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Allen Sayegh and REAL edit Domus magazine’s annual Innovation issue

The Harvard Graduate School of Design's Allen Sayegh and a colleague at the GSD's Responsive Environments and Artifacts Lab (REAL) were selected to guest edit annual Innovation edition of Domus, the monthly Italian magazine of international repute on contemporary architecture and design. The Innovation issue appears as a supplement to the magazine's March 2018 issue.

The March 2018 Innovation issue of Domus magazine, edited by the GSD's Allen Sayegh and colleagues at the REAL Lab
The March 2018 Innovation issue of Domus magazine, edited by the GSD's Allen Sayegh and colleagues at the REAL Lab

Sayegh, who is associate professor in practice of architectural technology and area head of the Master in Design Studies program's technology track, collaborated with his REAL colleague Stefano Andreani to conceptualize the edition's content and contributors, edited articles, and contributed a number of their own written features. Other contributors include MoMA's Paola Antonelli; Joanna Aizenberg, of Harvard's John A. Paulson School of Engineering and Applied Sciences (SEAS); the GSD's Antoine Picon, Martin Bechthold, and Sawako Kajima; and Sanford Kwinter of the Pratt Institute.

The issue looks at innovation as it relates to the built environment from a design and experiential perspective, with focus on “psychogeography,” smart cities, augmented reality, fashion-tech, and supermaterials. “This special issue is an attempt to collapse technology, design and the human experience into one and brings forward innovation as the fusion of these paradigms,” reads the Domus-offered description. “Addressing innovation from the global scale down to the micro-world as it relates to the human experience, we explore the dynamic and impactful role of design hybrids to foster enhanced relationships between human beings and their surroundings.

“At the core of this Innovation issue is an inquiry into the multiple ways that the rapid pace of innovation affects how we perceive, respond and adapt to our environment,” Domus continues. “And how these experiential transformations in turn influence the spatial, material and even cultural development of our surroundings by adopting a looped feedback process that is a fundamental catalyst of innovation. This issue presents alternative perspectives to design-driven innovation at the intersection of advanced research and forward-looking practices for positive changes to our present and future world, and to the ways we will inhabit it.”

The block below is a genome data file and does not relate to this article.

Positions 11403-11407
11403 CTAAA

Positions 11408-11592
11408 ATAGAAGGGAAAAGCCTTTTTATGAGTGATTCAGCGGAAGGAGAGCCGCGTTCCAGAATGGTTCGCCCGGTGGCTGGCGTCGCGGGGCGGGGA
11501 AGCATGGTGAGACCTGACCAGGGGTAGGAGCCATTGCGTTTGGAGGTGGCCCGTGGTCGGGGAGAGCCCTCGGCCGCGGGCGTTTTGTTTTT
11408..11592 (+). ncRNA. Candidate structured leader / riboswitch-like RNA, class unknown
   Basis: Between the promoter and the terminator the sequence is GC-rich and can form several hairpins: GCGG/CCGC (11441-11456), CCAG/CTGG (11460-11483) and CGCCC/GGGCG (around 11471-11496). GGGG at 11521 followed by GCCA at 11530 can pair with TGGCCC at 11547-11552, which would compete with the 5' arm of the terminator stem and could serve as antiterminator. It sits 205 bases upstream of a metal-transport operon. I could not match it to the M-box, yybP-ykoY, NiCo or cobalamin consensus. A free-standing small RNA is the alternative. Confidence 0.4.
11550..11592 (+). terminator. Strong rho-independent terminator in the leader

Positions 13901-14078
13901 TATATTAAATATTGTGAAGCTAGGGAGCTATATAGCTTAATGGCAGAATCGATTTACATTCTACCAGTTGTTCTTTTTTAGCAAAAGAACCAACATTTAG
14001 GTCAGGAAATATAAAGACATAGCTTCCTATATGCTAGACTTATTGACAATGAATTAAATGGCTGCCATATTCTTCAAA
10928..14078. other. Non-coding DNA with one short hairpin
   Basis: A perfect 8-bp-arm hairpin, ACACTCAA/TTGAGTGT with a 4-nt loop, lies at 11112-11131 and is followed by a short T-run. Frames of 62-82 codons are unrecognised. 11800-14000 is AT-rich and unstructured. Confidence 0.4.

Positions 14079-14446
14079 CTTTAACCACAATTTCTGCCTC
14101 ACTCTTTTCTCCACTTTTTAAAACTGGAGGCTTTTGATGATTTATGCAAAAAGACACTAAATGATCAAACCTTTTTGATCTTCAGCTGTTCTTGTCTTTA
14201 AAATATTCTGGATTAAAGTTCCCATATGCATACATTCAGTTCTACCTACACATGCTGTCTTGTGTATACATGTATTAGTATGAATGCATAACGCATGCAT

Sawako Kaijima's pavilion, "Interlocking Joinery." Photo credit: Jansen Teo Photography
Sawako Kaijima's pavilion, “Interlocking Joinery.” Photo credit: Jansen Teo Photography

Among the features that Sayegh and his collaborators have curated are Sawako Kaijima‘s essay “A Common Language.” Kaijima, assistant professor of architecture at the GSD, discusses interdisciplinary research and the different languages, value sets, and frames of reference that necessarily converge around such research. To explore the complications and the benefits inherent to this convergence, Kaijima previews current project “Interlocking Joinery,” a collaboration across architecture and mechanical engineering.

Elsewhere in the issue, Sayegh and Andreani contributed an essay entitled “Design on the verge of research,” musing upon the technology-fueled convergence of design and research, and offering a look at the work of REAL and of Sayegh's Cambridge-based firm, Invivia, in integrating innovative technology and data-collection methods in urban settings and in urban design. Sayegh's innovative installation “PULSUS,” currently on view just outside the GSD's Gund Hall, also gets a nod.

The Innovation issue also includes an essay co-authored by the GSD's Martin Bechthold, Kumagai Professor of Architectural Technology and Director of the Doctor of Design Program, and SEAS's Joanna Aizenberg, entitled “Nano, macro, micro: multiscale material design.” New developments in materials science are enabling fresh synergies between design and science, write Bechthold and Aizenberg: “Open-minded designers across the world are realizing that their own skills complement scientific methods and help scientific work to advance towards innovation for the built environment.” One example to which the co-authors point: the blue morpho butterfly and its intricately patterned, three-dimensional structures that control functions like color and resistance to water, a nano-scale phenomenon that has been translated experimentally to prototype tiles and facade visualizations at the urban scale.

And in an interview on so-called “smart cities,” or cities that apply data and technology in order to improve quality of life, the REAL Lab and the GSD's Antoine Picon parse how digital technologies may continue to shape urban design. Picon, the GSD's G. Ware Travelstead Professor of the History of Architecture and Technology and Director of Research, points to systems of change, rather than single examples of advancement or “disruption,” as fundamental in the future of cities and urban design.

“There are many revolutions going on,” Picon says. “In the past 30 years, there has been a revolution in materials. My guess is that what is really going to change is the convergence between the digital world, environmental concerns, and biotechnologies. These are the three main factors. … So in some way it is like the first industrial revolution, where it was not the steam engine alone. It was the steam engine plus coal plus iron. I think we are heading towards something like that.”

The full March 2018 Domus Innovation issue is available on newsstands all over the world, and content previews as well as subscription information are available on the issue's website.